The study goes on to note that most regular Twitter users also post status updates to a social networking site ("likely Facebook"), and so speculates that the difference in usage may have "less to do with any reluctance to create content per se" and more to do with Twitter's mass-broadcast quality. Or as one non-tweeting teenager told the New York Times last year, "... I don’t feel like everyone needs to know what I’m doing every second of my life.”

I'll cop to the lurker label, though, but in my defense I'll note that I do tweet too.

However, I signed on to Twitter with the express purpose of finding smart people saying smart things about journalism. I wanted them to help me make sure I wasn't missing out on any of the discussion. And they haven't disappointed, providing links to articles, studies, events and webcasts I might not have found on my own.

Along the way, I added more smart people by seeing who the original Smart Ones thought important enough to follow, and added them to my list of people to follow. So as I collected more and more names, my universe of links grew and grew.

It's hard to believe, though, that as this trickle of tweets becomes a torrent, it represents just a fraction of the population, as the Edison Research/Arbitron study suggests.

Saturday, November 13, 2010

Ready! Set! Read!

(via Flickr: jj_pappas423)
For your rest-of-the-weekend reading pleasure:

"The Newsonomics of Journalist Headcounts" (Nieman Journalism Lab): Ken Doctor supplies an exhaustive rundown of journalism jobs lost in the last decade and those being created today. Bottom line: We've lost more than we've gained, even as "technologies and growing audiences have built out a huge capacity for news."

"When Campaigns Manipulate Social Media" (The Atlantic): Here's some food for thought post-midterm election: 140-character attack campaigns may be more worrisome in the future than deep-pocketed interest groups.

Creative video interlude: "A Life on Facebook."

"Rusbridger: Openness, Collaboration Key to New Information Ecosystem" (Poynter Online): Alan Rusbridger, editor in chief of The Guardian newspaper in London, writes about the "mutualisation" it employs that embraces Web attributes of openness (linking) and collaboration (working with readers and others). Be sure to follow the link to one example he gives, "Comment is Free," a cool comment website.

"U.S. Mobile Data Traffic to Top 1 Exabyte" (GigaOM): An exabyte, you'll learn here, is "a unit of information equal to 1000 petabytes or a billion gigabytes" -- which I still can't fathom, but the short of it is that our appetite for access to data whenever and wherever we want it is growing rapidly. Hello smartphones.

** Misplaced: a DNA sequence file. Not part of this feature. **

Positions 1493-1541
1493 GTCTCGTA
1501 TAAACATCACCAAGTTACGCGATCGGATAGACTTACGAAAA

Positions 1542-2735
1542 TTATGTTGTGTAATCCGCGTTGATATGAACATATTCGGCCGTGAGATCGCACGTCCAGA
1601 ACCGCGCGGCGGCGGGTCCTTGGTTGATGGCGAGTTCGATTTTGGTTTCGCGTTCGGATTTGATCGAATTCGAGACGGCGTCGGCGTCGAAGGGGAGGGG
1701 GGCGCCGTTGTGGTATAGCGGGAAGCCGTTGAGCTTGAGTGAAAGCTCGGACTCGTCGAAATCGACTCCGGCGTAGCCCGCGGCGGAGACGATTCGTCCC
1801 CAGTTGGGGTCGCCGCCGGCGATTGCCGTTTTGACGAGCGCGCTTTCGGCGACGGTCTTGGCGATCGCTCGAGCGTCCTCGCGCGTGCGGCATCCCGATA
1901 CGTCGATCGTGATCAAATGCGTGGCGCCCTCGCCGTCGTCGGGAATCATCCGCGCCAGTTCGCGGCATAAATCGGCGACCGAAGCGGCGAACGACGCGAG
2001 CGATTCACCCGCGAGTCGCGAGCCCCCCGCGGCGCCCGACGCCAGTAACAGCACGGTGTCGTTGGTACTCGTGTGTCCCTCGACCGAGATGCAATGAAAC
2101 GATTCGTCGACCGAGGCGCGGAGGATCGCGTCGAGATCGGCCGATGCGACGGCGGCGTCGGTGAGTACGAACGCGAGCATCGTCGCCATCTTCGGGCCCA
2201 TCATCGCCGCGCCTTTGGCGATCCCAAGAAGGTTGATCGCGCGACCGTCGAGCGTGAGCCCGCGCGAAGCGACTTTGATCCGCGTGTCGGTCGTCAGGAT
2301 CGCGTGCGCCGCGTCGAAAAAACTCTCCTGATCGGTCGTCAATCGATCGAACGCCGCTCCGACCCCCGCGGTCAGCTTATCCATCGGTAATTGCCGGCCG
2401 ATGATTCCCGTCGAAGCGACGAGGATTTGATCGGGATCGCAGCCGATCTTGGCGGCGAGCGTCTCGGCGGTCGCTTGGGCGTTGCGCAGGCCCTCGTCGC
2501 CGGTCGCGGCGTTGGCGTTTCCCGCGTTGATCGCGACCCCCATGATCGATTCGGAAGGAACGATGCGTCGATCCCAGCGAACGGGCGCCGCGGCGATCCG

An appropriate music video interlude.

"I Am a Blogger No Longer" (The Atlantic): Marc Ambinder bids adieu to his gig as blogger for The Atlantic, saying he missed the rigor of print and found the 24/7 nature of online exhausting. "What I hope I will find refreshing about the change of formats is that I will no longer be compelled to turn every piece of prose into a personal, conclusive argument, to try and fit it into a coherent framework that belongs to a web-based personality called 'Marc Ambinder' that people read because it's 'Marc Ambinder,' rather than because it's good or interesting."

The post got folks talking on Twitter, and also spawned this: "Escape from Thunderdome" (Snarkmarket), a three-fer that dissects Ambinder. One interesting comment to the dissection, though, raises this point: maybe Ambinder got tired of being a brand, a supposed goal of all journalists going forward. Sacrilege!

Hilarious video interlude: The Washington Post generates a lot of chatter for a video -- featuring a befuddled Bob Woodward -- that introduces its new iPad app. (It even earns a jab from Washington City Paper.) But I want to know about the hole in the sole of Ben Bradlee's shoe -- real or a prop?

Wednesday, November 10, 2010

Jobseekers vs. openings still out of whack

The U.S. Bureau of Labor Statistics this week released its latest JOLTS data (Job Openings and Labor Turnover Survey), and as always the Economic Policy Institute was ready with its own analysis (and graph, above).

According to the BLS, the ratio of unemployed persons to available jobs was 5-to-1 in September, slightly weaker than in August (4.8-to-1), but better than the ratio seen when the recession ended in June 2009 (5.8-to-1). Since July 2009, though, the number of job openings has increased 25 percent, says the BLS, to 2.9 million in September.

But hiring levels have remained anemic. (JOLTS, released monthly, looks at job openings, hires and separations -- quits and involuntary -- on the last business day of each month.) According to the BLS, September saw 4.2 million hires, up 9 percent since the recession ended but below the level of 5.0 million hires when the recession began in December 2007.

The Economic Policy Institute, a Washington, D.C.-based think tank, says the latest JOLTS report shows the same "stalling out" in the economy that has characterized other labor market data since earlier this year.

Then the EPI adds this twist: "if we were to include not just the 14.8 million unemployed workers, but also the 9.5 million 'involuntarily part-time' workers -- part-time workers who want and are available for a full-time job, and are therefore likely job searching -- the ratio would be 8.3-to-1."